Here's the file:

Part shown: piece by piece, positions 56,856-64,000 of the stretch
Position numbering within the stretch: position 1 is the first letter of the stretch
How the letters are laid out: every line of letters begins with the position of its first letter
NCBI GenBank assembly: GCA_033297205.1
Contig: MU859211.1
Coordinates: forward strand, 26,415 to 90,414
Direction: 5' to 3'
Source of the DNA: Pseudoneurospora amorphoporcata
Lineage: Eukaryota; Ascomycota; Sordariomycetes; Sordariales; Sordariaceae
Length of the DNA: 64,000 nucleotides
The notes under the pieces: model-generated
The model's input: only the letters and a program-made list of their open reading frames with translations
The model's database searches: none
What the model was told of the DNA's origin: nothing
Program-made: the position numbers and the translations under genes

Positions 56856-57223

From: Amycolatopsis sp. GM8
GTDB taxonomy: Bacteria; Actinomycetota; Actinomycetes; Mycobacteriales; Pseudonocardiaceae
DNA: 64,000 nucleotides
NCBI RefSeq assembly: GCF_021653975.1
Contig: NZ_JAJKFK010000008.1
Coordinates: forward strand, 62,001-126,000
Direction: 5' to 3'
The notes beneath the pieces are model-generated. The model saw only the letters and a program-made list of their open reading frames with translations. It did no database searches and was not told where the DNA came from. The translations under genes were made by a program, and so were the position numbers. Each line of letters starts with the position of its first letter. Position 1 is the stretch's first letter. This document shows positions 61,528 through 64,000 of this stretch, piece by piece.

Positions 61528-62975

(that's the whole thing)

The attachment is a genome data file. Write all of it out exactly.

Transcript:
Part shown: piece by piece, positions 56,856-64,000 of the stretch
Position numbering within the stretch: position 1 is the first letter of the stretch
How the letters are laid out: every line of letters begins with the position of its first letter
NCBI GenBank assembly: GCA_033297205.1
Contig: MU859211.1
Coordinates: forward strand, 26,415 to 90,414
Direction: 5' to 3'
Source of the DNA: Pseudoneurospora amorphoporcata
Lineage: Eukaryota; Ascomycota; Sordariomycetes; Sordariales; Sordariaceae
Length of the DNA: 64,000 nucleotides
The notes under the pieces: model-generated
The model's input: only the letters and a program-made list of their open reading frames with translations
The model's database searches: none
What the model was told of the DNA's origin: nothing
Program-made: the position numbers and the translations under genes

Positions 56856-57223

From: Amycolatopsis sp. GM8
GTDB taxonomy: Bacteria; Actinomycetota; Actinomycetes; Mycobacteriales; Pseudonocardiaceae
DNA: 64,000 nucleotides
NCBI RefSeq assembly: GCF_021653975.1
Contig: NZ_JAJKFK010000008.1
Coordinates: forward strand, 62,001-126,000
Direction: 5' to 3'
The notes beneath the pieces are model-generated. The model saw only the letters and a program-made list of their open reading frames with translations. It did no database searches and was not told where the DNA came from. The translations under genes were made by a program, and so were the position numbers. Each line of letters starts with the position of its first letter. Position 1 is the stretch's first letter. This document shows positions 61,528 through 64,000 of this stretch, piece by piece.

Positions 61528-62975